Because Moscow is independent of US control, made-in-the-USA adversarial relations continue.
No Russian threat to US/Western interests exists so it was invented, notably since Vladimir Putin became president.
Bipartisan hostility toward Russia in Washington is all about wanting the country transformed into a US vassal state.
It’s about gaining control over its vast resources and population, along with eliminating a strategic rival — whose overtures for normalized relations are consistently spurned.
The Trump regime is using the Navalny incident to further its strategic interests.
It’s pressuring Germany and the EU to punish Russia for an incident no evidence suggests it had anything to do with.
Last week, German Foreign Minister Heiko Mass said that if the chemical watchdog OPCW — an imperial lapdog serving Western interests — says Navalny was poisoned by novichok exposure, “I am convinced that (EU) sanctions will be unavoidable” on Russia, adding:
“(S)uch a grave violation of the International Chemical Weapons Convention cannot go unanswered.”
Earlier, a German military lab and facilities in France and Sweden claimed that the deadly nerve agent caused his illness.
Unmentioned by these countries was that exposure to novichok — the deadliest known toxin — causes death in minutes.
Navalny is very much alive over a month after falling ill.
Discharged from hospitalization in Berlin, German doctors expect him to recovery fully or near-fully.
If poisoned by novichok, he’d have died before boarding a flight from Tomsk, Russia to Moscow.
What’s obvious is suppressed in the West by hostile-to-Moscow political officials and media.
Heroic efforts by Russian doctors in Omsk that saved Navalny’s life was erased from the EU’s historical record.
So was their biological analysis — finding no toxins in his blood, urine, liver, or elsewhere in his system.
According to former German diplomat Frank Elbe, Europe is “making a giant step backwards – back to the Cold War” by allying with US hostility toward Russia instead of normalizing relations, adding:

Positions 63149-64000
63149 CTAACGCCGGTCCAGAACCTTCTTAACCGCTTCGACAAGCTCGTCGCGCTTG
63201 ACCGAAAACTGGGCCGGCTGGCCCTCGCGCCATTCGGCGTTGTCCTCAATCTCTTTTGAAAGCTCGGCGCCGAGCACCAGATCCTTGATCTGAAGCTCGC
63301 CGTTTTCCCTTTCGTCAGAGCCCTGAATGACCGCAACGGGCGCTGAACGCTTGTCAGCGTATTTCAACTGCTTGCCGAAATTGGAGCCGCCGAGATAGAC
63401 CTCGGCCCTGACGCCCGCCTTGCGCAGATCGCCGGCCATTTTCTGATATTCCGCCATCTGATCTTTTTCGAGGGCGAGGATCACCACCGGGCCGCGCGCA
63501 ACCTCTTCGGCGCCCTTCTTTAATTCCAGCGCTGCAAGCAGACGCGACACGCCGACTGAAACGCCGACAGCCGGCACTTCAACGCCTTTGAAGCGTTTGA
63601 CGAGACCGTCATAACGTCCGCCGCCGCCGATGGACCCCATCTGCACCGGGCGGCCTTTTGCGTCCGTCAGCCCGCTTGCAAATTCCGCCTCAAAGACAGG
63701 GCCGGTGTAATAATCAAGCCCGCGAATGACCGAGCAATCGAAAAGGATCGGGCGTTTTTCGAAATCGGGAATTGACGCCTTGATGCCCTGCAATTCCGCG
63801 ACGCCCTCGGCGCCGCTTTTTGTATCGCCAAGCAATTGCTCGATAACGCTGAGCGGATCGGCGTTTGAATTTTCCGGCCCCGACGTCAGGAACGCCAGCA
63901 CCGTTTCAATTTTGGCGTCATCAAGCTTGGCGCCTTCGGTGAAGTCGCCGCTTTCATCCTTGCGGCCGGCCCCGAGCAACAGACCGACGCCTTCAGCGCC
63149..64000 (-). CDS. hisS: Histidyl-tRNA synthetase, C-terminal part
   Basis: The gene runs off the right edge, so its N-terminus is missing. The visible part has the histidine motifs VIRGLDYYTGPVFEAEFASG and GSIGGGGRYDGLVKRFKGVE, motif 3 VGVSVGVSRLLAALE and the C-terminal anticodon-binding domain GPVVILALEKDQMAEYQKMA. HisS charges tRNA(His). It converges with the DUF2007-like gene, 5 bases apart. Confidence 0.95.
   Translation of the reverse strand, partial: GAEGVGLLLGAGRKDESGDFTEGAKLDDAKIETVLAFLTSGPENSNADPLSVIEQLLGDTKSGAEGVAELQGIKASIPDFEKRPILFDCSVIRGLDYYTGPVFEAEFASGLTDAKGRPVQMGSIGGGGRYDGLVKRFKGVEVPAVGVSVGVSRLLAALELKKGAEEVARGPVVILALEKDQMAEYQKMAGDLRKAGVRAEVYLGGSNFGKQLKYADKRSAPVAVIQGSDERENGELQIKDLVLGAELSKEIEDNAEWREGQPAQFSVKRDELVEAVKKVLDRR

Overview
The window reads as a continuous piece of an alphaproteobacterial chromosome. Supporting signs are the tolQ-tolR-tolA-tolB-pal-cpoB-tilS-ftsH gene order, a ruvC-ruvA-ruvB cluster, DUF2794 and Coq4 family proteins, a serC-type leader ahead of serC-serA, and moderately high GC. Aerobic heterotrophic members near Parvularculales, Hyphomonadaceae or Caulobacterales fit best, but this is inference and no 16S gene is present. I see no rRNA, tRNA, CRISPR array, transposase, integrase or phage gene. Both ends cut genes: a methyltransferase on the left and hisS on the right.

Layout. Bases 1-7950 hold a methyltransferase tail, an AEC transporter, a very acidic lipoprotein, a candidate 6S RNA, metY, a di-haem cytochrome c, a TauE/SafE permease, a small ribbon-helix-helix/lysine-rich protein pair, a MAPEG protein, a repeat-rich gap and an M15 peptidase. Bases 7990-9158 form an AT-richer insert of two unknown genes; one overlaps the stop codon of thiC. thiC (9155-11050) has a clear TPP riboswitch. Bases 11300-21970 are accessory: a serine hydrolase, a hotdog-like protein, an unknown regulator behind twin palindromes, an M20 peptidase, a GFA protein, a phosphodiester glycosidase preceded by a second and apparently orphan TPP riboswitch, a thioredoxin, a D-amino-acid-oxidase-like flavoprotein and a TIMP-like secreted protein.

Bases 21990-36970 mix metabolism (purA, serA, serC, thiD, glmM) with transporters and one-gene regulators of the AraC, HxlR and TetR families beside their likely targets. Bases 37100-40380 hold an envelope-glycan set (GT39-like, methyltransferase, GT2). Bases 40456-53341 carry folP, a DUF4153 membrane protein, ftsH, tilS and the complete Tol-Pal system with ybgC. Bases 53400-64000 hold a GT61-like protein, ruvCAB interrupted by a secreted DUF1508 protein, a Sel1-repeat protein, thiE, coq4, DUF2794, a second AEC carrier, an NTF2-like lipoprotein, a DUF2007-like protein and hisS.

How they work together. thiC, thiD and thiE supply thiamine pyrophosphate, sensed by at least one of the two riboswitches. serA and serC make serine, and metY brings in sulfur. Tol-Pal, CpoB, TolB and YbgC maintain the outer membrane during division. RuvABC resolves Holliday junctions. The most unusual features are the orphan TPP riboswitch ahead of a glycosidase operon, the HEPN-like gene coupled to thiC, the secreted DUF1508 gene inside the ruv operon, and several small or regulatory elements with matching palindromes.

US policymakers are furious about an alliance by Germany and other EU countries with Russia to construct Nord Stream 2, “pursu(ing) their own independent policy.”
Elbe urged Europe to break from the US when their interests diverge — to uphold their sovereign independence.
Most often, European countries bend to Washington’s will — even when harming their interests.
So far, opposing the Trump regime’s pressure to abandon the landmark JCPOA nuclear deal is an exception to the rule — if it sticks.
Will Nord Stream 2 be another?
Will Germany support its completion or shoot itself in the foot by allying with US interests against its own?
Note to readers: please click the share buttons below. Forward this article to your email lists. Crosspost on your blog site, internet forums. etc.
Award-winning author Stephen Lendman lives in Chicago. He can be reached at [email protected]. He is a Research Associate of the Centre for Research on Globalization (CRG)
His new book as editor and contributor is titled “Flashpoint in Ukraine: US Drive for Hegemony Risks WW III.”
Visit his blog site at sjlendman.blogspot.com.
Featured image is from Wikimedia Commons